5 Steps to Helping Your Child Research Careers

Going to university has lots of benefits. It can help your child become more independent, develop social skills, expand their knowledge and develop advanced reasoning skills. But it’s also important that attending university helps your child build the career that they want. This means that it’s vital for your child to research careers before making decisions about whether to go to university and which courses to apply for.

Career paths are often far from simple. University or college courses that you might think would help your child reach their desired career could actually turn out not to be the best choice. Plus, there might be other paths that neither of you have thought of. Here’s how to help your child research careers so they end up on a course that will help them achieve their goals.

1. Encourage them to think about what they enjoy

Start by encouraging your child to think about what they enjoy doing. With careers research it’s easy to jump straight to specific careers that you’ve heard of and look into them. While this isn’t the worst approach, it does mean that your child could miss out on finding out about lots of suitable careers that they simply haven’t heard of. 

So, prompt them to start by identifying the subjects or work that they enjoy doing and think about why. Do they enjoy English Literature because they like analysing writing? Or do they enjoy a customer service job because they like helping people? Once they’ve identified the key things that they enjoy and want to do more of, they can start to research careers that involve them.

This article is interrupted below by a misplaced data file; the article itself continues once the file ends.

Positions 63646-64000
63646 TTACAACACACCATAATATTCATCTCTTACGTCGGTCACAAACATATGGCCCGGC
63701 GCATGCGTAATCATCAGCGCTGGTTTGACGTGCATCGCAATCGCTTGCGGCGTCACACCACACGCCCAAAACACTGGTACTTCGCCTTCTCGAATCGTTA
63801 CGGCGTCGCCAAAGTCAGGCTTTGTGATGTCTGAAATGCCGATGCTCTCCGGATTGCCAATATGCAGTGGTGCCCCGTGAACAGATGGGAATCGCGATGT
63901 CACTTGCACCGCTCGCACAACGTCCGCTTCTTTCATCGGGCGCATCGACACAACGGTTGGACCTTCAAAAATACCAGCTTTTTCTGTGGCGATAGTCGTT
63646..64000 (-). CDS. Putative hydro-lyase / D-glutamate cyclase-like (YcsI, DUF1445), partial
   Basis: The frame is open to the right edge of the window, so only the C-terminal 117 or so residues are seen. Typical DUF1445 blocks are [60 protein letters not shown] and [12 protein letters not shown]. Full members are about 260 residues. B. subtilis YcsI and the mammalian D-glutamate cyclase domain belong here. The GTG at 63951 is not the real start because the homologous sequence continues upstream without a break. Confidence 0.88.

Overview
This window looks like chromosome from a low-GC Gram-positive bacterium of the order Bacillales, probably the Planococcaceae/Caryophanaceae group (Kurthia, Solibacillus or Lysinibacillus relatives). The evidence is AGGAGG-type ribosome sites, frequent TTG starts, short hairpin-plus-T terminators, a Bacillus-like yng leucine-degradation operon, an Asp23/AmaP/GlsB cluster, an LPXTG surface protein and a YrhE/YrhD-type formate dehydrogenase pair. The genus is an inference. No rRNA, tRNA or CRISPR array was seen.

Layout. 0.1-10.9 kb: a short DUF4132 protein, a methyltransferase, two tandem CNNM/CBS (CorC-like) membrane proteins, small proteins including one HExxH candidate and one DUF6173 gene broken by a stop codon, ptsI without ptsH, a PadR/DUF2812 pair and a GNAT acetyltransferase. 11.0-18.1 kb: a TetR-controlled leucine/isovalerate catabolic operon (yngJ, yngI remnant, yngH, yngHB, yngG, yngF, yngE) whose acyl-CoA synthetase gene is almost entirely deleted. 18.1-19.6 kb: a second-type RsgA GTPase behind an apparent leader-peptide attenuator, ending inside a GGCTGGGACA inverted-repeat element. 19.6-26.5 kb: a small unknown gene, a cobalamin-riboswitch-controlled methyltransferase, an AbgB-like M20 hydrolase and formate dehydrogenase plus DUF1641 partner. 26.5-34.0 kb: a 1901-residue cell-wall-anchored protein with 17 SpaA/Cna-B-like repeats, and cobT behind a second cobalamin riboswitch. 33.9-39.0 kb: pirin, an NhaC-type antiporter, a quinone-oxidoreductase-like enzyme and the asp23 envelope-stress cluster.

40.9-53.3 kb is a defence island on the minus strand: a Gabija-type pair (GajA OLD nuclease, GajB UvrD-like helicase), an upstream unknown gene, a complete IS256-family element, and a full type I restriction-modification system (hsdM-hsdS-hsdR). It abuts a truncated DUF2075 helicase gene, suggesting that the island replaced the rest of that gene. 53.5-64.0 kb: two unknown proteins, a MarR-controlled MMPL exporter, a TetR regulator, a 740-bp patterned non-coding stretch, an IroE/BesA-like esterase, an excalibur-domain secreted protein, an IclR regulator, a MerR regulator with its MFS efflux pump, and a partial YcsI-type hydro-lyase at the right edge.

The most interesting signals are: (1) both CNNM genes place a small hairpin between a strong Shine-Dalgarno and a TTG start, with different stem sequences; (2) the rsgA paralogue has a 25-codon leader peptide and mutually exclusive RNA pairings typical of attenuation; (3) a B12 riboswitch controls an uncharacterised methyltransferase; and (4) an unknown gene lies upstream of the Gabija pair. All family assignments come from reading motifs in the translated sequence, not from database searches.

2. Suggest they make the most of their connections

One of the best ways to learn about a career is to talk to people who do them. The chances are that there are several adults in your child’s life who do jobs that they might enjoy. 

So, encourage them to get in touch and have a chat to learn about the reality of pursuing a specific career. Finding out about someone’s average working day, the things they enjoy doing and the things they don’t, and the career path they took to get there are all things that will help your child identify their ideal career and the steps they need to take to achieve it.

3. Encourage them to do targeted online research

It might sound obvious, but the internet is a great resource for careers research. It’s easy to get bogged down in lots of information though, so try to help your child do targeted research. Make sure they start off with the list of key things that they enjoy and careers that they’re considering to give their research some direction. 

Suggest they note down the things they find out in a way that’s easy to skim read makes different careers easy to compare, so they can use it to make an informed decision.

4. Help them to visit careers fairs and open days

Careers fairs are a great place to learn more about specific careers from professionals with extensive amounts of knowledge and experience. University and college open days can also provide you with lots of information about the jobs that graduates go into after they’ve completed certain courses. 

Trekking off to events all around the country can seem a pain, but it’ll only be for a limited time period and your child could benefit significantly. There are also probably lots of local events that you can find with a bit of research.

5. Try Centigrade

Centigrade is a brilliant tool to use for career research. It’s a specialised online questionnaire that can help your child make the right decision about Higher Education. It features 150 questions that help the user think about their interests, skills and abilities, and provides them with a range of university courses that will suit them. Your child can use the results to select a university course or simply find out more about their interests and the kinds of careers that will suit them.

So, try these 5 things to support your child and help them research careers. Helping them work out what they’re good at and the kind of roles they’ll enjoy is sure to help them get on the right career path.